The week in short: Theater guidelines call to eliminate stage-door greetings, Tenement Museum cuts staff and more art stories

The week in short: Theater guidelines call to eliminate stage-door greetings, Tenement Museum cuts staff and more art stories

This week’s art stories, in short.

July 24

  • Much to the delight of surprised fans, Taylor Swift released her new album “Folklore” as Thursday cracked into Friday. The announcement for the artist’s eighth record arrived less than 24 hours before the 16-track album’s debut. Early reviews of “Folklore,” produced in collaboration with the National’s Aaron Dessner, have praised the release. [The Guardian]
  • Chris Herbert speaks about his production “Voices in the Wilderness,” which recreates the compositions of the first-known female composers in America: Sister Föben, Sister Katura and Sister Hanna. [NPR]

July 23

  • A survey released by the American Alliance of Museums (AAM) indicates that one in three institutions may close without additional assistance from the government and funders. “The distress museums are facing will not happen in isolation,” Laura Lott, president and CEO of AAM, said in a statement. “The permanent closure of 12,000 museums will be devastating for communities, economies, education systems and our cultural history.” [ALL ARTS]
  • Opera lovers received some good news this week by way of the John F. Kennedy Center for the Performing Arts, which announced a series of in-person concerts to be performed (when guidelines allow) for a ticketed audience capped at 200. There will also be digital offerings, including performances streamed from orchestra members’ homes and archival concerts. [Playbill]

July 22

  • Celebrated children’s book author Jason Reynolds secured a deal with Scribner to publish his first novel for adults. Titled “The Mouthless God and Jesus Number Two” and centered on a boy born without a mouth, the book has been slated to arrive in 2022. “I’m honored to tell the story of this boy, Mm, who has lived in my imagination for years, and has also been in the back row of every school auditorium I’ve visited,” Reynold said in a press release. [LitHub]
  • Mimicking the pervasive, honey-colored plywood boards nailed across doors and windows of museums and storefronts, the Whitney Museum’s website — the virtual window into the institution’s collection — will be boarded up via a commission by American Artist. The action will take place every day at sunset, when the conceptual artist will replace the museum’s images of art with digital plywood. [Artnet News]
  • Frieze Sculpture will make its debut at Rockefeller Center Sept. 1 after the New York Frieze Art Fair was pushed online amid COVID-19 cancellations. As part of the public presentation, viewers can observe Andy Goldsworthy’s “Red Flags,” hoisted onto the plaza’s famous flagpoles. A commissioned work by Beatriz Cortez, titled “Glacial Erratic,” will also be on display. [Observer]
  • The Internet Archive — which has come under fire from the literary community for its book-scanning practices and its National Emergency Library — urged publishers Hachette, HarperCollins, Wiley and Penguin Random House to drop their copyright lawsuit against the organization. The plea came during a Zoom panel about Controlled Digital Lending, a practice that the Internet Archive uses to scan and upload books to its borrowing site. Critics argue that the Archive is in violation of copyright law. [Publishers Weekly]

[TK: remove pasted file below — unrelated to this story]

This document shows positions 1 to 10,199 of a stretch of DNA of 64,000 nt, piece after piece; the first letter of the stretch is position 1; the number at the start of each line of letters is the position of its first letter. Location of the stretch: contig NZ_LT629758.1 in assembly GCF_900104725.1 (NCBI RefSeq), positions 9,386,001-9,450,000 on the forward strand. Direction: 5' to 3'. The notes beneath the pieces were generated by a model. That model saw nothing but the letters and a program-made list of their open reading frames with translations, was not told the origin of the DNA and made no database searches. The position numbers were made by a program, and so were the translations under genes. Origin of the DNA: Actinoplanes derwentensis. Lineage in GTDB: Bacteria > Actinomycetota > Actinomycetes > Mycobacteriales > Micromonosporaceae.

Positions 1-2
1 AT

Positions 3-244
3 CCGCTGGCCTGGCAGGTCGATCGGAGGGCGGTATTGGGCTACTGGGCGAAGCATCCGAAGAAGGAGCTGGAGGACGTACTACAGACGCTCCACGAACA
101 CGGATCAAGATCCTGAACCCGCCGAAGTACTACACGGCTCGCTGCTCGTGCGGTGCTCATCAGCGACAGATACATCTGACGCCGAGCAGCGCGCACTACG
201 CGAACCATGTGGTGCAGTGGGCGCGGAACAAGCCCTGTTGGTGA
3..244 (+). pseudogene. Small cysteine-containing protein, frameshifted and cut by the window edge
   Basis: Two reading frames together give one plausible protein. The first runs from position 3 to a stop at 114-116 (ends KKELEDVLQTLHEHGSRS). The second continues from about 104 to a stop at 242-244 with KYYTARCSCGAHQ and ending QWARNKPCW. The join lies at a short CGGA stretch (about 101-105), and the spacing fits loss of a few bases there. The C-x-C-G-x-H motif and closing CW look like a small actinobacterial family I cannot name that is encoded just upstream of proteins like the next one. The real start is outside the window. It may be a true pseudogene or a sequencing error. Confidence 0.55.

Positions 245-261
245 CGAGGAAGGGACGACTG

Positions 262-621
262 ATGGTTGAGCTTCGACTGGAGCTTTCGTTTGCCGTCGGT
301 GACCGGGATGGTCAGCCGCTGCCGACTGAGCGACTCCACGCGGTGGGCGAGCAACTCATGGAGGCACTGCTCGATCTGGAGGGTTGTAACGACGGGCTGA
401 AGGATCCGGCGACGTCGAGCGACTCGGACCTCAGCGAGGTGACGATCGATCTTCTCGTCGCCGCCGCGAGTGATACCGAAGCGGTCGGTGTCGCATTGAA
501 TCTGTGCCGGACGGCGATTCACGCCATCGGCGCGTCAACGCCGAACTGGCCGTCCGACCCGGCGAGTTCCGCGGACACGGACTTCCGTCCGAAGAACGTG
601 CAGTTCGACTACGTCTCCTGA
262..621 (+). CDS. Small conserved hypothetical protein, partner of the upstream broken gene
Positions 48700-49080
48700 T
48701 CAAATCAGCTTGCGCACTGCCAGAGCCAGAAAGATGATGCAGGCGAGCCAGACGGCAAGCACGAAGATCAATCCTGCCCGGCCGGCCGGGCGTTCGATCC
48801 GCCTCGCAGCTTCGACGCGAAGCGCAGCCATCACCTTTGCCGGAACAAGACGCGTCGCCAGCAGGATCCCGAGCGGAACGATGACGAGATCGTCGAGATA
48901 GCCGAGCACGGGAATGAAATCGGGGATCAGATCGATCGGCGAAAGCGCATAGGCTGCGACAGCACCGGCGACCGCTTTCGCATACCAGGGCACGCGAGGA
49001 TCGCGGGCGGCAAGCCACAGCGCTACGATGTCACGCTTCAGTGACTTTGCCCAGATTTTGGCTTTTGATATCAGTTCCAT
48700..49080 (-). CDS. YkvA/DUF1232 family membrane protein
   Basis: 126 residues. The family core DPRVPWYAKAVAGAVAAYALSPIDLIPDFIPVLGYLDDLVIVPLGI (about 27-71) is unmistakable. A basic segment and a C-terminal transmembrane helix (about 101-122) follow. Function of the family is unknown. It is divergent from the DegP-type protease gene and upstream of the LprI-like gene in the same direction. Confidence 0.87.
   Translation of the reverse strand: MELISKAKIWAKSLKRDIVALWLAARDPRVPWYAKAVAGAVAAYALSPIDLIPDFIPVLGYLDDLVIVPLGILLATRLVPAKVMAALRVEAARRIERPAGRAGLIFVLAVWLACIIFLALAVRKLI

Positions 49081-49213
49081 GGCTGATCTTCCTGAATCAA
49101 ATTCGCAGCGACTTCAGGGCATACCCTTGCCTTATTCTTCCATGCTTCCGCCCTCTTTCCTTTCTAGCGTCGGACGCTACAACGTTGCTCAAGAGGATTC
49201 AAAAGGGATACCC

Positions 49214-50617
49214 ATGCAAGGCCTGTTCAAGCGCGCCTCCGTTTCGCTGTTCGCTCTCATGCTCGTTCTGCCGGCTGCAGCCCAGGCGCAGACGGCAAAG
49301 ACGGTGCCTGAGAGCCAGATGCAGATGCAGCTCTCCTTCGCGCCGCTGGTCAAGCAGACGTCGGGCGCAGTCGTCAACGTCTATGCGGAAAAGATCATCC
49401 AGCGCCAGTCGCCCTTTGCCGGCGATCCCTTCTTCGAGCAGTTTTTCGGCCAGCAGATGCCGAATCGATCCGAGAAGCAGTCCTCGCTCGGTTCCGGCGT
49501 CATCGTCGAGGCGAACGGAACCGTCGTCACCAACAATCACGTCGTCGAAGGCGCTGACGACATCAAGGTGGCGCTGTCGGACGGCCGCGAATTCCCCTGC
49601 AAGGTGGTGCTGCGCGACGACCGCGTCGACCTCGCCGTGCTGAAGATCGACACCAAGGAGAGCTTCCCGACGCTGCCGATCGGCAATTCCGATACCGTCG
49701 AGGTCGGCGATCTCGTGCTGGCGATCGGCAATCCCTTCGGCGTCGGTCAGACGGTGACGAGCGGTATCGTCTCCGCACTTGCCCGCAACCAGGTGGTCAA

• The Tenement Museum announced further reductions to its staff, slashing 92% of its education employees. In total 76 workers were laid off, with 71 of those positions coming from the education staff. “Our educators make our programs come to life,” Tenement Museum President Morris Vogel told Hyperallergic. “They are an important part of the Museum’s success. We had hoped to avoid this drastic step.” [Hyperallergic]
  • The IATSE — the union representing theater stagehands, front-of-house staffers, dressers, stylists and more — announced guidelines for its members and their employers to adhere to once theaters begin to raise their curtains to audiences. Among the protocols outlined (in addition to PPE, staggered call times and screenings) is the elimination of backstage tours, greetings and the passing out of Playbills. As of now, Broadway will remain closed through 2020. [Playbill]
  • As monuments across the country continue to be toppled, the House voted Wednesday to rid the Capitol statues of Confederate figures and white supremacist leaders. The vote for the legislation was 305 to 113. The bill now goes to the Senate. [The New York Times]

July 20

  • The New York City independent cinema Metrograph is going further into the digital landscape with a new streaming lineup for at-home viewing. Culled under the banner “Metrograph Digital,” the venture kicks off with a slate of films and talks curated by the theater’s programming team. The inaugural series, “Live Screenings,” replicates the “communal movie watching” feeling by setting specific showtimes and extras catered for each release. [IndieWire]
  • When the Metropolitan Museum of Art unlocks its doors to the public, it will do so with one less building. As previously announced, the Met Breuer will be the temporary home of the Frick Collection as the institution renovates its Fifth Avenue location. The Frick will have keys to the building in August, though an open date has yet to be announced. [Artnet News]